In reality, most of downtown Columbus looked quite different at night than the way it looks here. Missing from the picture are the lights on the arches. In 1910, the arches lit the downtown with electric lights arrayed along the curving metal that also carried the wires to electrify the streetcars below. The buildings especially the older four-story ones like the Deshler Block to the right were built in an earlier time and were largely lit by the soft glow of gaslights. To prevent fire, those lights were extinguished when one left the building, usually at 5 p.m.

The taller new buildings like the Wyandotte, Columbus' first skyscraper to the right of the picture, and the Wheeler Building with its arched windows in the middle were built later and were generally well electrified.

But electricity in this era was distrusted almost as much as gas.

Even though electricity had been readily available for telephones, lighting and other home uses for a number of years, many people still feared the new technology. It was not uncommon as late as 1910 to still find people who kept their electrical outlets covered when not in use to prevent the electricity from "leaking out" into the room. The chances of having all of these buildings lit this well were really rather slim.

So what was the purpose of this postcard? Its purpose was the same as many postcards of the era. They were designed not only to make money but to sell the place, as well, and make the people who lived there feel good about themselves.

The early years of the 20th century were a time of intense urban "boosterism," in which each town presented itself to be the best of the best.

These sorts of "busy night" photographic postcards are certainly not unique to Columbus and central Ohio. They can be found in every part of America and in many foreign countries as well.

And while they are not all that accurate in some respects, the photographs on which they are based do show us the city that once was here.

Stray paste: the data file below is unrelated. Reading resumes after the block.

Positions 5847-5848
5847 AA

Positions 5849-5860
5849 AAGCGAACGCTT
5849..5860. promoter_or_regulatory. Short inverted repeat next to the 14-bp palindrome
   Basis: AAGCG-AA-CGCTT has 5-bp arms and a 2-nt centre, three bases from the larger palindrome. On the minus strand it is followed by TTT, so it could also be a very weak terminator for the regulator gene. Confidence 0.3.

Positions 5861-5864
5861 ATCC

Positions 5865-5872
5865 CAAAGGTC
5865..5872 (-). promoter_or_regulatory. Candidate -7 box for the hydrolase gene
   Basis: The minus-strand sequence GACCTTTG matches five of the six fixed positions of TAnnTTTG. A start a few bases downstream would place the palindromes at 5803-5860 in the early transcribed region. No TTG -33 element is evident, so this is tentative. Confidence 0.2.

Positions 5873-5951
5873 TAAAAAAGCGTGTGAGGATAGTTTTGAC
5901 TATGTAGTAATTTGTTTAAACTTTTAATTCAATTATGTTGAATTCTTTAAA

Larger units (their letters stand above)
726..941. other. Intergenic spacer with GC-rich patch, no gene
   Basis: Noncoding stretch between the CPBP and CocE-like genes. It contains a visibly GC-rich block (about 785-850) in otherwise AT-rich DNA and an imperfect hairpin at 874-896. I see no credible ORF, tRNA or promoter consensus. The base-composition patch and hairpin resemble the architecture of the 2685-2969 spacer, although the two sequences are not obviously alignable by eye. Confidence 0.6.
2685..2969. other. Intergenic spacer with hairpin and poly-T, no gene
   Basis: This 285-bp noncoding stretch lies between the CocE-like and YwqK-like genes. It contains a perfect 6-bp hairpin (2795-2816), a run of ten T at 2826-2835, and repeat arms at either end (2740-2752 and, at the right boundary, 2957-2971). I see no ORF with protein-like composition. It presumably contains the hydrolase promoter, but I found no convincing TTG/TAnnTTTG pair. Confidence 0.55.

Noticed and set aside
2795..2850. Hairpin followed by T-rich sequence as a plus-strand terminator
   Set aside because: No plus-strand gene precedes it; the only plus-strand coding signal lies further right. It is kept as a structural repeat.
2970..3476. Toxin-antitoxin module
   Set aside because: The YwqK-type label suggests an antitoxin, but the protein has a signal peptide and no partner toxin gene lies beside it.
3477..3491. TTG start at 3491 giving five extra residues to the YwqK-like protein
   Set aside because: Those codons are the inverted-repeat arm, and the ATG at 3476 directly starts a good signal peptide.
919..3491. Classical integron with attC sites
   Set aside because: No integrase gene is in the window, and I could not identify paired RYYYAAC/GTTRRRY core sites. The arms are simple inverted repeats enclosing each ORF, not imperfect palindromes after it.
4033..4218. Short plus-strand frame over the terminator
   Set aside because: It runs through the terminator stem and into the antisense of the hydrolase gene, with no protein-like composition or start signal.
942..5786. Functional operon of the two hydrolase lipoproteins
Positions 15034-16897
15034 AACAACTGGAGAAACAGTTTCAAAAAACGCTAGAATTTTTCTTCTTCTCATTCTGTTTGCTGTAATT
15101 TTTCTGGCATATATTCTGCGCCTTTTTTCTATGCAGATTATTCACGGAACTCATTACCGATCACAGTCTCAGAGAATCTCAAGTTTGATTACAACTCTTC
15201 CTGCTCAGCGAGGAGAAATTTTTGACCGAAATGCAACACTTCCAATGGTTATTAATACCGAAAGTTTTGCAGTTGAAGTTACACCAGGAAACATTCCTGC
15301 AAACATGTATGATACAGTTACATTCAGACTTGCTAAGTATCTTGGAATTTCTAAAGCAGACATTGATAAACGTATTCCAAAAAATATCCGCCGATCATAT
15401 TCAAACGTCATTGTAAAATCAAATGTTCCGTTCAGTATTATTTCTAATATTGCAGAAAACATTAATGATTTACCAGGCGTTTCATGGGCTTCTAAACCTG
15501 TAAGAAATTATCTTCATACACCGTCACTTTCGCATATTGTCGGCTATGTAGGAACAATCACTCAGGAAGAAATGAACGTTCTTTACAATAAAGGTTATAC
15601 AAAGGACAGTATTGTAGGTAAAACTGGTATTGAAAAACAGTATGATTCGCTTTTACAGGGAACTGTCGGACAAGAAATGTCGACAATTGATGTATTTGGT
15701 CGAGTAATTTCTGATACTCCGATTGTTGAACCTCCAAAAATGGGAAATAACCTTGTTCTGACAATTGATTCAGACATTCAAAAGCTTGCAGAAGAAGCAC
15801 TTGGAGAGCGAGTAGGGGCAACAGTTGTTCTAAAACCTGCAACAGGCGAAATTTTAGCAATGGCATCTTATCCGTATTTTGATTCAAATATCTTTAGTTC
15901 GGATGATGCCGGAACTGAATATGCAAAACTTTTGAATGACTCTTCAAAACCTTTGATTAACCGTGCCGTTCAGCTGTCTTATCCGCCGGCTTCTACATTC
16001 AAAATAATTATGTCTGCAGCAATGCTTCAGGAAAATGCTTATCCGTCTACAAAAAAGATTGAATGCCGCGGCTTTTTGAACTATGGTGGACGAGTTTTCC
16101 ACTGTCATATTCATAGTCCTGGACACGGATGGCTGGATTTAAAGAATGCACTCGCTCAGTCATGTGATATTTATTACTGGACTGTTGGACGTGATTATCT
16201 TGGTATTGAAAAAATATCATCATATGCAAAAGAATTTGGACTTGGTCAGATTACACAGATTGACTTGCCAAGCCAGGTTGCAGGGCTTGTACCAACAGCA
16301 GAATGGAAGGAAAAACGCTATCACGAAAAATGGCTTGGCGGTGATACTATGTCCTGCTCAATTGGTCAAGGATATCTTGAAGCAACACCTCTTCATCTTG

At the northeast corner of Broad and High streets was the Deshler Block. In had been there since 1844 and would last until 1915. The Deshler family had lived on the second floor facing Broad Street. But most of the building was commercial and held a number of shops, including the Deshler Bank.

One of the Deshler bankers got his start at the building on the corner but then went out on his own. In 1866, he opened his own bank and named it after himself P. W. Huntington and Co. In 1879 he acquired the southwest corner of Broad and High and built his bank on the corner. It looked like a castle but it was home to P.W. and his customers.

Behind the Wheeler Building is the Harrison Building, which will become half of the Huntington Bank building on that site. And beyond the Harrison Building is the Neil House. Founded in 1839, the Neil is in its second incarnation and will be revived once again in 1924. Because Hannah Neil, the wife of founder William "Billy" Neil, insisted on operating a clean, decent hotel, the Neil soon became the place to stay in Columbus.

Through 1974 and three different hotels, it was just that.

Old postcards are a treasure. They can teach us a lot about what a city was and how it wanted to be seen. Cities, like people, have their dreams.

Ed Lentz writes a history column for ThisWeek.